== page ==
By Elisa Shoenberger
Benchmarking Product Analyst, Grenzebach Glier and Associates
There are a couple of people at work who keep relying on me to help them with data. Some gift officers keep asking me to make data requests for them. They keep telling me that I do such a good job getting the data they want for their trips, mailings, and more. But it causes a lot of back and forth between our data team and the gift officers. I hate being the middlewoman! And then there are the folks who constantly ask me to add proposals and contact reports into the system. That’s really frustrating since it’s not my data. What do I do?
Tricky Data Situation
Dear Tricky Data,
That is a difficult situation. As prospect researchers, prospect managers, and analysts, we are positioned uniquely in our departments. We analyze data on a daily basis and we work with gift officers to help them be successful in their work. We may not know the data as well as the Information Systems folks, but we do understand how gift officers will want to use it. We are a bridge between departments. We also can help the gift officers figure out what data they need if they are lost. We probably know how to fix data points, like proposals, in the system. We speak data and reports.
But with great power comes great responsibility. The downside is that gift officers may start to rely on us as their sole translator of data as you experienced. We end up getting asked to do data requests for them. Sometimes they start to lean on us instead of learning or figuring it out how to do it themselves. Or they stop talking to the department actually doing the work. They may even ask us to help them add data to the system, specifically proposals and contact reports?
So how do we combat this? How do we walk that tightrope of being a resource but not doing their work for them? It takes a combination of finesse, assertiveness, and manager buy-in. I would gently encourage them to submit their own data requests. If they ask for assistance, be open to them. Meet with them. But at the end of the day, they need to be the one to submit the data. This makes the gift officer take ownership of the request. You get cut out as the middlewoman. They may still go to you for questions even after they get their data but they should be receiving the data from the data team. Now, there are some gift officers, notably at the vice president level, where you probably will have to facilitate the data requests at a more granular level but those are special situations.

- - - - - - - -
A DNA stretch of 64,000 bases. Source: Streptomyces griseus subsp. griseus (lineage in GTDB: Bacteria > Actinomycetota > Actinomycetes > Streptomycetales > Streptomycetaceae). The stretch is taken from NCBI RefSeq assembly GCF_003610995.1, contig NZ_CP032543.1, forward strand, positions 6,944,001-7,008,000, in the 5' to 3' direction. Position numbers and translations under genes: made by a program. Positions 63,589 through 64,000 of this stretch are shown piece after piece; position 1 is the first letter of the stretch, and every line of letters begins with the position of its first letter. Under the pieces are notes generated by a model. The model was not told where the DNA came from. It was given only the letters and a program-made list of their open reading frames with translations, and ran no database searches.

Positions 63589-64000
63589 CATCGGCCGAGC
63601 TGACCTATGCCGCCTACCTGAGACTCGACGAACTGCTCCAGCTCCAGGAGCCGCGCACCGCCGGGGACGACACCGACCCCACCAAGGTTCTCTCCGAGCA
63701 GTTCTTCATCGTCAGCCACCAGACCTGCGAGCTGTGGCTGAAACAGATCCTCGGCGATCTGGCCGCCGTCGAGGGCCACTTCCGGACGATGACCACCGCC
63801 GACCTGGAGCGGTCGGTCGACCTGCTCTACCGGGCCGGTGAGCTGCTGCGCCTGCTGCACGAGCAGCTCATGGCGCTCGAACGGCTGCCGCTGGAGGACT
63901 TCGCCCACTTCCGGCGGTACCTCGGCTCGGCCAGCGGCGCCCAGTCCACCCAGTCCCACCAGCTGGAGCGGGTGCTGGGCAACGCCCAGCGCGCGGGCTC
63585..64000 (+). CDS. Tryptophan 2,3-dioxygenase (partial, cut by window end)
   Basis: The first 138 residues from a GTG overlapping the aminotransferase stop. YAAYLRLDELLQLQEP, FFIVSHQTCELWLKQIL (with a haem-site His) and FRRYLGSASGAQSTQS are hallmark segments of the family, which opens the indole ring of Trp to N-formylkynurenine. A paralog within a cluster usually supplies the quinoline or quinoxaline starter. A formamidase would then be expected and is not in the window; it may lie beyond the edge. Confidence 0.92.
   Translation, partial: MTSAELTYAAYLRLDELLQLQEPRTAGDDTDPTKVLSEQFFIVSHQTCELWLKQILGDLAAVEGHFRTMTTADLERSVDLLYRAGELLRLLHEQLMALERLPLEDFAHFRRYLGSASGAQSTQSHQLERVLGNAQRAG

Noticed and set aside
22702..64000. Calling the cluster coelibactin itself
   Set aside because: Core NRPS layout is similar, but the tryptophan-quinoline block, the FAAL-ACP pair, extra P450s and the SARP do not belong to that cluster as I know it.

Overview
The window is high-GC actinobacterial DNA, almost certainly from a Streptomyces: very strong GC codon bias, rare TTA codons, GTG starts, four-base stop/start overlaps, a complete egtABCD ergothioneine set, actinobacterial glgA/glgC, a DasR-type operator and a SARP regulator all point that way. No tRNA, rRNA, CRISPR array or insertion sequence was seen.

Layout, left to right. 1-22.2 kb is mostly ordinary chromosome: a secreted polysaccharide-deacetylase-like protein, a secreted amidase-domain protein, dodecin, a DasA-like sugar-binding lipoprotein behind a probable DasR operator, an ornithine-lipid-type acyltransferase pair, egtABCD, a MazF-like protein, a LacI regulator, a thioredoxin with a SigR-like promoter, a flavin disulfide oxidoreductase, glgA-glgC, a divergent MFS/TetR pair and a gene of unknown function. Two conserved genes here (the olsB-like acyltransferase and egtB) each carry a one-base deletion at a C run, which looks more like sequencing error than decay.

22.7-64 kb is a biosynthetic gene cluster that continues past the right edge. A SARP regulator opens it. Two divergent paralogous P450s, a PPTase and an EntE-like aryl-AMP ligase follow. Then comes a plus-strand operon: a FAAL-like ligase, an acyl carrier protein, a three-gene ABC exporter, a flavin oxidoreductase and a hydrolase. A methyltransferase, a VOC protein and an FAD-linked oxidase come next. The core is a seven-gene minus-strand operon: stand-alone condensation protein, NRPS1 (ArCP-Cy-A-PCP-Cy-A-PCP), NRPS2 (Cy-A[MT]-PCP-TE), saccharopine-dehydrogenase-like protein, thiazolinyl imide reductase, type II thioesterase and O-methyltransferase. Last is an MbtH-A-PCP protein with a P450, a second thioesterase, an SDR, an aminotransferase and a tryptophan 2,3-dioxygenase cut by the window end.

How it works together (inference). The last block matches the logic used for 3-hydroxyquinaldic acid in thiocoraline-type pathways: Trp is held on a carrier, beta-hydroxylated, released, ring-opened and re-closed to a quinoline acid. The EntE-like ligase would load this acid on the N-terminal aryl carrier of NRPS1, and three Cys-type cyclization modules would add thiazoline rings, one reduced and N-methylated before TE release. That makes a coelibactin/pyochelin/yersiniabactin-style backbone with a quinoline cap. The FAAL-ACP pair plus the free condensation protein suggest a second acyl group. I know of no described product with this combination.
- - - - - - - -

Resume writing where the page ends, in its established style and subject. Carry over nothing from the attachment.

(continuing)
With respect to data entry for proposals, it’s even trickier situation. Proposals are critical to an organization; it helps forecast revenue to your organizations. But there are so many aspects to proposals where data can be entered wrong. We may know how to enter a proposal correctly but the data is not ours. It’s the gift officer’s. We don’t know the donors; we don’t know how much we will ask them for money and for what. So we need to put the ball in the gift officer’s court.
There are a couple ways to help gift officers learn how to fix the data. You can offer to retrain them (and their admins) about proposal entry as often as they need. When people started at my organization, I would do a Prospect Management and Research 101 and then did a follow up one or two months later that focused on proposals. It helped to break up the training like that because new hires may be inundated in the first few weeks with data. Having documentation is also critical to this process! You could suggest an “Office Hours” where gift officers could come and ask questions about proposals. When we did it at my organization, it was helpful to have many gift officers (and their admins) in the room to answer questions that everyone was wondering. It really shows that you are a resource to them. These are not surefire ways to get perfect proposal entry but it helps remind gift officers that these are their responsibilities. It also helps to have a manager or director who buys into the notion that gift officers are responsible for their own data. They can be a resource to gently remind gift officers to handle their own data.
Like anything in fundraising, there’s no hard and fast rule. These are some strategies to help but it’s going to be a case by case situation.
Best of luck to you!